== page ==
Maisy Wiggins

A benefit for Maisy Wiggins is planned in McClelland, Iowa on Saturday. Wiggins, 6 months old, suffers from spinal muscle atrophy, which stops muscle growth. The benefit will feature a tailgate for the Iowa vs. Iowa State football game, starting at 2:30 p.m., and a street dance and dinner at 6 p.m.

When Ryan and Rebecca Wiggins of McClelland took daughter Maisy in for her two-month checkup, they figured she’d get a few shots and they’d be on their way.

Unfortunately, May 20 is a day forever etched in their memories, the beginning of a journey with a lot of heartache and hope.

Maisy’s muscle growth wasn’t progressing on schedule. After a trip to a neurologist and Children’s Hospital and Medical Center in Omaha, along with a two-week wait on genetic testing, the diagnosis came in: spinal muscular atrophy.

The condition is a genetic disorder that affects the control of muscle movement, according to the National Institutes of Health. It is caused by a loss of specialized nerve cells, called motor neurons, in the spinal cord and the part of the brain that connected to the spinal cord – the brainstem.

The loss of those nerve cells leads to weakness and atrophy of muscles used for activities such as crawling, walking, sitting up and controlling head movement.

The disorder affects about 1 in 8,000 people.

Rebecca Wiggins likened it to the child version of ALS, or Lou Gehrig’s disease.

“We hadn’t heard of it before all this,” Ryan Wiggins said. “There is no cure.”

Maisy must lay flat at all times, as her spinal muscular atrophy affects the respiratory system and sitting up puts too much pressure on the diaphragm. The couple must transport her in a car bed instead of a car seat.

The muscle atrophy causes an inability to swallow, meaning Maisy must be fed through a tube in her nose, though she’ll have a feeding tube surgically placed soon.

The disorder affects the body, not the mind, so Maisy is like any other 6 month old in many ways.

“She’s the happiest baby, she laughs, she’s happy,” Rebecca Wiggins said. “She just can’t move real well.”

Added her husband: “She’s doing good, she’s always smiling. It doesn’t affect her brain.”

“It’s like she’s trapped inside her own body,” he said.

Rebecca Wiggins said 90 percent of children with the condition die before their second birthday. Of the four types of the affliction, Maisy has the worst. But the Wiggins have met a number of families affected by the spinal muscular atrophy during their journey and have been encouraged often.

“We’ve met families that have kids that are 8, 9, 10,” she said. “They can’t move, but mentally they’re there. They’re surviving.”

The Wiggins are fighting, looking for every way to help.

With no treatment, the family looked at what they could do. They found a clinical trial and were accepted into a study in Chicago. The past three months have featured a number of ventures east.

Maisy is on her fourth dose of treatment, though the trial is a double-blind study – meaning both subjects and researchers don’t know who is receiving the drug and who’s receiving a placebo – and the Wiggins are unsure if they’ll see any progress.

“We don’t know if she’s getting the real drug or not. They won’t ever break the blind and tell us,” Ryan Wiggins said. “They said in three months should be able to see if she’s getting it, we should different things happening. It’s been an experience. We never thought we’d know so much about the medical field.”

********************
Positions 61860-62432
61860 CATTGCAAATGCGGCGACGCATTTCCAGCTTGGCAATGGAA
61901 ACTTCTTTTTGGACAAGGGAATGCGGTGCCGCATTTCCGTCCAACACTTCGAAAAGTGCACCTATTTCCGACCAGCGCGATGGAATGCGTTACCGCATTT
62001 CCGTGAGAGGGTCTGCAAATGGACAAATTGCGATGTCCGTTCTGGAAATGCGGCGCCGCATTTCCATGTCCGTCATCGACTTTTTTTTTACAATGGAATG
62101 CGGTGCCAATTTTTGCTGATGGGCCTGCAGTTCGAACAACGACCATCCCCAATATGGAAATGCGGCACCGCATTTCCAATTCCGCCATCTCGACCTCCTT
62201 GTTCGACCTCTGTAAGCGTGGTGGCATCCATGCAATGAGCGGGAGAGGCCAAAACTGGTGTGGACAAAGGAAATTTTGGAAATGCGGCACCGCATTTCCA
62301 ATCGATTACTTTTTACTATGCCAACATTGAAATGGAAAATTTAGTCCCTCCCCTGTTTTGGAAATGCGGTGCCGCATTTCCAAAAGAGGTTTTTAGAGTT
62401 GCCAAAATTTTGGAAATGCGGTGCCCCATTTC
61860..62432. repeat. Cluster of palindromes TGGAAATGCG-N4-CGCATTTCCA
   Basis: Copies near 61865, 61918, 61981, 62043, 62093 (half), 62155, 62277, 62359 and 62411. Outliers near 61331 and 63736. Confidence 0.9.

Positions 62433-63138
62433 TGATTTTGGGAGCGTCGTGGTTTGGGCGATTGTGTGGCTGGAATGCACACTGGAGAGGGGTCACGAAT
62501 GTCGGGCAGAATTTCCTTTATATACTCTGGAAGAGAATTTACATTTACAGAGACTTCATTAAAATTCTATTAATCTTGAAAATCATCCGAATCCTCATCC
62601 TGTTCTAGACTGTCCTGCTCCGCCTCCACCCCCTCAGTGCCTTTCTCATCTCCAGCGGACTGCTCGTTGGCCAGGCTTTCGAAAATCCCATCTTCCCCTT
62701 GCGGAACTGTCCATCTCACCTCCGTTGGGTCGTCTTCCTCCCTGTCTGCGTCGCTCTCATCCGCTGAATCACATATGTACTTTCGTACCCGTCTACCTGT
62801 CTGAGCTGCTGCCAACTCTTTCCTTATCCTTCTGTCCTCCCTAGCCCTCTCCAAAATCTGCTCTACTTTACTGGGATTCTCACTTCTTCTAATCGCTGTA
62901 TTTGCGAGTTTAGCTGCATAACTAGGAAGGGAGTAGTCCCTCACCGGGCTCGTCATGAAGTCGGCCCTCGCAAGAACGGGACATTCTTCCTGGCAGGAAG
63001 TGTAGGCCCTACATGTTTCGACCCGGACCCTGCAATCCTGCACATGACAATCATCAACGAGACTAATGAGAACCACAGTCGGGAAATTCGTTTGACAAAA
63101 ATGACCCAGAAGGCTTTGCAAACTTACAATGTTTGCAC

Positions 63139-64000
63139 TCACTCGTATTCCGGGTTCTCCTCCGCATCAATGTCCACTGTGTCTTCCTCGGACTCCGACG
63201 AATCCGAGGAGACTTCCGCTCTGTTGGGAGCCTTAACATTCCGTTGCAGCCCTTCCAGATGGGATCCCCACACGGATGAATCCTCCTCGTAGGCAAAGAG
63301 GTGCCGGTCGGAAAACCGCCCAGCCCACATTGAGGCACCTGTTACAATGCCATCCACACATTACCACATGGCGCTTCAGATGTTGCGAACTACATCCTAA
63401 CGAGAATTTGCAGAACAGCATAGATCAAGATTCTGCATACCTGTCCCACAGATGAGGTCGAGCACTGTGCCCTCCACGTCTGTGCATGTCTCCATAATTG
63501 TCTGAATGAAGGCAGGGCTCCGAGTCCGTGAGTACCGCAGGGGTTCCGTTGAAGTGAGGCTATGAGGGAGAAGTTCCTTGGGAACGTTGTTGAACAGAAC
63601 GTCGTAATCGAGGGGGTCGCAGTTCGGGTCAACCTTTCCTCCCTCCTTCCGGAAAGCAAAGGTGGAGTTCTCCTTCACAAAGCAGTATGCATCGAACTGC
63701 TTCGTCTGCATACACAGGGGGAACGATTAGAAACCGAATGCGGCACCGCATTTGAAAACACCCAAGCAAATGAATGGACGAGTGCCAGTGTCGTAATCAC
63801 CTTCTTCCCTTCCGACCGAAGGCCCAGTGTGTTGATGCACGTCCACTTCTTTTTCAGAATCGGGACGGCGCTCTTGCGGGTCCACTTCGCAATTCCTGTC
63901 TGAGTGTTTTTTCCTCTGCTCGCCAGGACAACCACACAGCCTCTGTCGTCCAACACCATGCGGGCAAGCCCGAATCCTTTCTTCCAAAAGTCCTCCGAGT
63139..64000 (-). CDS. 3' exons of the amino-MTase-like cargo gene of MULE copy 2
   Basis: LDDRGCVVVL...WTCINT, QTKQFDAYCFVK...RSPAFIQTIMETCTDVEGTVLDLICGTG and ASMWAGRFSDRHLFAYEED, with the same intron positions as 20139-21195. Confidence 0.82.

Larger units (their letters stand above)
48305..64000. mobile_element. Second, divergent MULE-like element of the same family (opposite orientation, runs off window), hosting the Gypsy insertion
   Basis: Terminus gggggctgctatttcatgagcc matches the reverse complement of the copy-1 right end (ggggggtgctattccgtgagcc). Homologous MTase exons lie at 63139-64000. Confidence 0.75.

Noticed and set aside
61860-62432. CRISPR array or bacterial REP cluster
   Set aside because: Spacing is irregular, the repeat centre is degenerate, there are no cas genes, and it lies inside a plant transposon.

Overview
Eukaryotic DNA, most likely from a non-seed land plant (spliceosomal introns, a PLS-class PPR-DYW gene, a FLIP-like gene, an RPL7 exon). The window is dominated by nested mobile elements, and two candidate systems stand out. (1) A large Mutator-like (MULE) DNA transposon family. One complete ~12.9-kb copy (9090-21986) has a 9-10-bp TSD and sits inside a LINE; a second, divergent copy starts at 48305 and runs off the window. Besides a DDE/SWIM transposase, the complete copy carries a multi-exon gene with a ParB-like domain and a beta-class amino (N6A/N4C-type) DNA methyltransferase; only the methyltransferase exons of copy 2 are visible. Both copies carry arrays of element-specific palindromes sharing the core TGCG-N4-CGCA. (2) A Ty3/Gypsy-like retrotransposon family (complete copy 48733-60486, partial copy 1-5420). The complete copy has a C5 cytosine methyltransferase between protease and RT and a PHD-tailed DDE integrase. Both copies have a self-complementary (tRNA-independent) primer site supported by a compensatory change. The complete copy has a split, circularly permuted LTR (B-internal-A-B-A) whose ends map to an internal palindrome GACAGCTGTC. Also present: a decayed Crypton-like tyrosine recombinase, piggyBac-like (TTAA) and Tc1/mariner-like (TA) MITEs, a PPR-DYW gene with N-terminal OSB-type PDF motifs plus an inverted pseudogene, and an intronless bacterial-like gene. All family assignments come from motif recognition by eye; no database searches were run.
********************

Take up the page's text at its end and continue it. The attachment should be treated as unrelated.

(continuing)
The father said Maisy is starting to move her arms and legs more lately, which the family hopes is a good sign.

“Our big thing is, Maisy being in this trial is bigger than just Maisy. This drug could help a lot of families,” Rebecca Wiggins said. “We want this to create awareness. Awareness leads to more funding; funding leads to more research.”

Since the diagnosis the Wiggins have stayed home to be with Maisy. Ryan Wiggins took leave from his job with an auto glass installation business, while Rebecca eventually had to leave her job with a local college, with hopes of returning someday.

“We want to live every moment with her. We don’t know how much time we have left with her,” Rebecca Wiggins said. “Thinking about a year or two down the road, it’s scary. We live right now.”

A benefit to help the family with expenses incurred since Maisy’s diagnosis is planned for Saturday in McClelland.

The event on Main Street starts with a tailgate for the Iowa vs. Iowa State football game from 2:30 to 5:30 p.m. that will feature the Cy-Hawk Backyard BBQ Rib Competition, basket raffles, face painting, balloons and more. A street dance and dinner is planned from 6 to 10 p.m. that evening, with Plainsong Jane performing and pulled pork sandwiches on the menu.

The cost to attend is $15 for adults, $5 for youngsters 13 and under and free for 2 and under. The price includes dinner – with two sides, dessert and a drink – and admission to the tailgate and street dance. For more information email BenefitMaisyRyan@gmail.com.

Family and close friends organized the event.

“We’ll never be able to repay everyone for this. We want to thank everybody,” Rebecca Wiggins said. “It’s very special to us.”

Ryan Wiggins noted that the everyone in the McClelland community has been supportive.

“It means the world to us,” he said of the benefit. “Maisy’s definitely got an army behind her.”

The benefit will help. So too, hopefully, will the clinical trial. Maisy will keep on smiling, regardless, and the Wiggins will keep fighting for their daughter.

“We’re living on hope. There’s no treatment or cure. There’s no medicine. The only thing out there is the trial, and we don’t even know if she’s getting the real drugs,” Rebecca Wiggins said. “All we have at this time is hope.”

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